We’ve had a bad run lately with the vet. I elected to have the vet out a few weeks ago and check over the cows and the pigs. Apparently having the vet out here caused the cows to decide they like having doctors around and now I seem to have the vet out once a week. First a little bull calf, #28 started having issues and eventually bloated with gas till he was dangerously sick. The name for this condition is simply enough, called bloat. If you are curious, here is more information on bloat than you ever wanted to know.
We took the calf, who was none to keen on getting to the barnyard or on the trailer, to the vet hospital where they tubed him and put medicine directly into his rumen to help with the bloat. Unfortunately the medicine wasn’t enough and later that night the vet had to introduce a trocar directly into his rumen to directly vent the gas through his side.
Despite the medicine from the tube, the trocar, and everything else that was done, #28 didn’t recover well and the next day the vet called and said he wasn’t going to recover and needed to be put down. So off I go to the vet with the trailer to get this cow, take him home, and put him down. He’s a young bull, about 1 year old and all we can do is bury him because we’ve given him medicine and now he cannot be used for beef. However when I pull up he’s standing there looking at me, ready to get in the trailer and go. The vet says that he suddenly started feeling better and to take him home and see if he lives although no promises.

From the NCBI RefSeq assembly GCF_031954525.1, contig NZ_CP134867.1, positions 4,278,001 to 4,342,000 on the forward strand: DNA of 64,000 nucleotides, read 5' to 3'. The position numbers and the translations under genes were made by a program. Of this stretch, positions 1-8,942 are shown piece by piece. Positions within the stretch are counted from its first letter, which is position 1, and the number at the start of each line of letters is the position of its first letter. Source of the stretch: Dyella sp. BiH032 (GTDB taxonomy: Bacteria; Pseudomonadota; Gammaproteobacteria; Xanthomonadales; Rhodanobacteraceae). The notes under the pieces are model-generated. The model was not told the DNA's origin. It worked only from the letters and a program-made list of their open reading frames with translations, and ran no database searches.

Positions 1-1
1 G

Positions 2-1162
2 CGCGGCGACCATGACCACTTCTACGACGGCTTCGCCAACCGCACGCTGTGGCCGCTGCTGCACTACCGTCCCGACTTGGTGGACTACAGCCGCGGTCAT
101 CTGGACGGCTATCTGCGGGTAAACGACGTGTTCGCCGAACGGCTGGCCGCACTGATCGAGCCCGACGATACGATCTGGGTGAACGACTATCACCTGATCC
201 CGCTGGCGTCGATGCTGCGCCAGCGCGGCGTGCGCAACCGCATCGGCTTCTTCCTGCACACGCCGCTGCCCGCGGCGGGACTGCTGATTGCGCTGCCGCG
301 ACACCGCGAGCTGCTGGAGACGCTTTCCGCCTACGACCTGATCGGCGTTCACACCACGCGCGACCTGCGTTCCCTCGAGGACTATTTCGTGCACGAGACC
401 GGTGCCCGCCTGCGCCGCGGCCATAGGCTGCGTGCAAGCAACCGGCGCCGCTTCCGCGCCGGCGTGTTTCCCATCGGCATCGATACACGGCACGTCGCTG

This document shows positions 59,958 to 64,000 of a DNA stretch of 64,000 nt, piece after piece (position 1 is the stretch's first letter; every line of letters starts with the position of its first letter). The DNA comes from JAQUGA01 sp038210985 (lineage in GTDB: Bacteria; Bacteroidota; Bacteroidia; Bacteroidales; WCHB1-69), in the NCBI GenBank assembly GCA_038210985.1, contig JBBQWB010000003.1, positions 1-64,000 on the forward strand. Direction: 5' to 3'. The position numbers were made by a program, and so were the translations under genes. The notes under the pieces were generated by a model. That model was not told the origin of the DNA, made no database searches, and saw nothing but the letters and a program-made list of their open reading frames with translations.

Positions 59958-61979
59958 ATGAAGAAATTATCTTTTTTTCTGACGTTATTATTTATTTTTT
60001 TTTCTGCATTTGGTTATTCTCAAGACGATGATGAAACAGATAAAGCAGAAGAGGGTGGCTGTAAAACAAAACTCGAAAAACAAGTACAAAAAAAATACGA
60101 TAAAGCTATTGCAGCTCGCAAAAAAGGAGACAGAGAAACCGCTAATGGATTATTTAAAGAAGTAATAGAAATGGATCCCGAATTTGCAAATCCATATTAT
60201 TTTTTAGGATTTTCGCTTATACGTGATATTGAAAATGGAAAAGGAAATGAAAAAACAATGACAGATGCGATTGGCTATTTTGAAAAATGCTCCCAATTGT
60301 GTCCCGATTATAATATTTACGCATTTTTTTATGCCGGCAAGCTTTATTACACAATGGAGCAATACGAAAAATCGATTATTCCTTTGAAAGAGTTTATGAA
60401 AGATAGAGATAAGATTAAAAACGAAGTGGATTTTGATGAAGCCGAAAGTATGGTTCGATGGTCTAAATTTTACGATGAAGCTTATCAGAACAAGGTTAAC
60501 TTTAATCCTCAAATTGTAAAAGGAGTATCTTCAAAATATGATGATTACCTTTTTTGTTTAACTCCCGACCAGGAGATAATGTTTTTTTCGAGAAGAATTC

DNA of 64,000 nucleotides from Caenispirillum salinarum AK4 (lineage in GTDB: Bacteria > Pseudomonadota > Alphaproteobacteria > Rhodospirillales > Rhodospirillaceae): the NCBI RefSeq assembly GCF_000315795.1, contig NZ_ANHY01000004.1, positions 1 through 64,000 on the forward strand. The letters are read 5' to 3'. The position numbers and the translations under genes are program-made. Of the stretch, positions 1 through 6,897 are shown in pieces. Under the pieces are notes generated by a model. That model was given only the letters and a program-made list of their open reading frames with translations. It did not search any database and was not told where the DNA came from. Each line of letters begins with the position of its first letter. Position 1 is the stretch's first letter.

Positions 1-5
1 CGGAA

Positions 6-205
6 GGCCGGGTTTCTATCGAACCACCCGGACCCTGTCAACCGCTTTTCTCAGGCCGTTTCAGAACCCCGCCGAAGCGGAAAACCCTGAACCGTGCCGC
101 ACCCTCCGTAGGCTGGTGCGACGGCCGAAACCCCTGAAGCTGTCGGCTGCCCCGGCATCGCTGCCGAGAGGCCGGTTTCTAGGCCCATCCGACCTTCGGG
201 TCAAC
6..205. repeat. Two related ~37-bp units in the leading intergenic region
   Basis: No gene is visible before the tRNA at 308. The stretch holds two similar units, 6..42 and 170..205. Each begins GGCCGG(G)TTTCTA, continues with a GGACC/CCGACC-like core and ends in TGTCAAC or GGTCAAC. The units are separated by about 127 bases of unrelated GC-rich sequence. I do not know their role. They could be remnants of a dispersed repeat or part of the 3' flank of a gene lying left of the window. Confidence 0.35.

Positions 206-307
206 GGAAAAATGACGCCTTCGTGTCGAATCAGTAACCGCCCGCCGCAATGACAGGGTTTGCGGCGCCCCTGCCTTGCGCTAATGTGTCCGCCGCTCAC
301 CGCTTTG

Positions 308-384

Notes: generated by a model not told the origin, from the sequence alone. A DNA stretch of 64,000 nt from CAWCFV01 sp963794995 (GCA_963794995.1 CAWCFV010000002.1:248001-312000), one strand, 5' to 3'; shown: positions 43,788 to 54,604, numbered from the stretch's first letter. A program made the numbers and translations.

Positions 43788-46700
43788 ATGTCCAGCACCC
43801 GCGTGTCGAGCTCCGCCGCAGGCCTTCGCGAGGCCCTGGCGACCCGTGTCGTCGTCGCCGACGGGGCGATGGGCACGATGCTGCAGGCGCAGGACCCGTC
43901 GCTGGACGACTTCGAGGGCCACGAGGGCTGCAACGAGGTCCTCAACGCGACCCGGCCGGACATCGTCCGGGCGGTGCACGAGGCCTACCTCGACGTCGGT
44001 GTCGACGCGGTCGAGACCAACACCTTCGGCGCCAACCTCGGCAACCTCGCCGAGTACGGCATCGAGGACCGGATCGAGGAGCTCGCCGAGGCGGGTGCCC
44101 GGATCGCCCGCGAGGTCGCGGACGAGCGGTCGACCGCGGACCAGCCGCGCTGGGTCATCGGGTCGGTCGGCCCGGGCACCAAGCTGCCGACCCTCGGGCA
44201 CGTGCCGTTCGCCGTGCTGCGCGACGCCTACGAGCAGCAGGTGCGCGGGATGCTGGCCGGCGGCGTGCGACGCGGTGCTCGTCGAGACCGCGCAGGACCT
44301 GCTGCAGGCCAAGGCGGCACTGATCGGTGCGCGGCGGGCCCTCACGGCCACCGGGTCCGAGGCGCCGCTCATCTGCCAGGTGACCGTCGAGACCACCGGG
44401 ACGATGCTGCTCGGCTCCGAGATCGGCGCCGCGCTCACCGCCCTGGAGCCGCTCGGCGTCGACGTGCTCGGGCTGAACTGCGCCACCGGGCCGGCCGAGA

So Miguel and I set up a convalescent stall in the barn complete with a fan for cooling and fresh food and water. #28 recovers well and as of Sunday is just about ready to go back to pasture.
Then Saturday, after more than a full day, I receive a call from a visitor who wants to take a tour. I’ve been going hard since about 5am. I’ve been covered in about every disgusting thing you can think of all day, I’ve just taken a shower and finally have on clean clothes for the first time since I got out of bed and frankly I’m beat. Not to mention I’m supposed to cook dinner that night for SWMBO and the kids. But they are here and want to see the cows. Ok, back to the barn for a quick tour. And thank God I did, because I find that #15, Love, has a huge case of bloat and won’t last long. I call the vet again, and have them start heading towards the farm. While they are coming I conduct an abbreviated tour for the family who was very nice. As soon as they leave, the vet shows and I wrangle Love to the barn and into the head gate where she gets her own trocar after a many failed attempts to get a tube down her throat.
Love was so bloated she barely fit through the corral. The vet had to get the gas off of her quickly so he used three needles directly into her rumen and it sounded like he’d stuck a needle into a basketball. Many psi were bled off of Love, who was thankful for the relief from the pressure and pain. She wasn’t long for this world if we hadn’t found her and treated her immediately. Thankfully I got up and gave that tour rather than being lazy. It just goes to show that getting up and doing what needs doing, especially when you don’t want to, is what it takes to keep your animals healthy and alive.
So we’ll keep an eye on both of these cows for the next few days and hopefully reintroduce them to the pasture with no problems. And while we’re hoping, let’s hope no more vet for a very long time.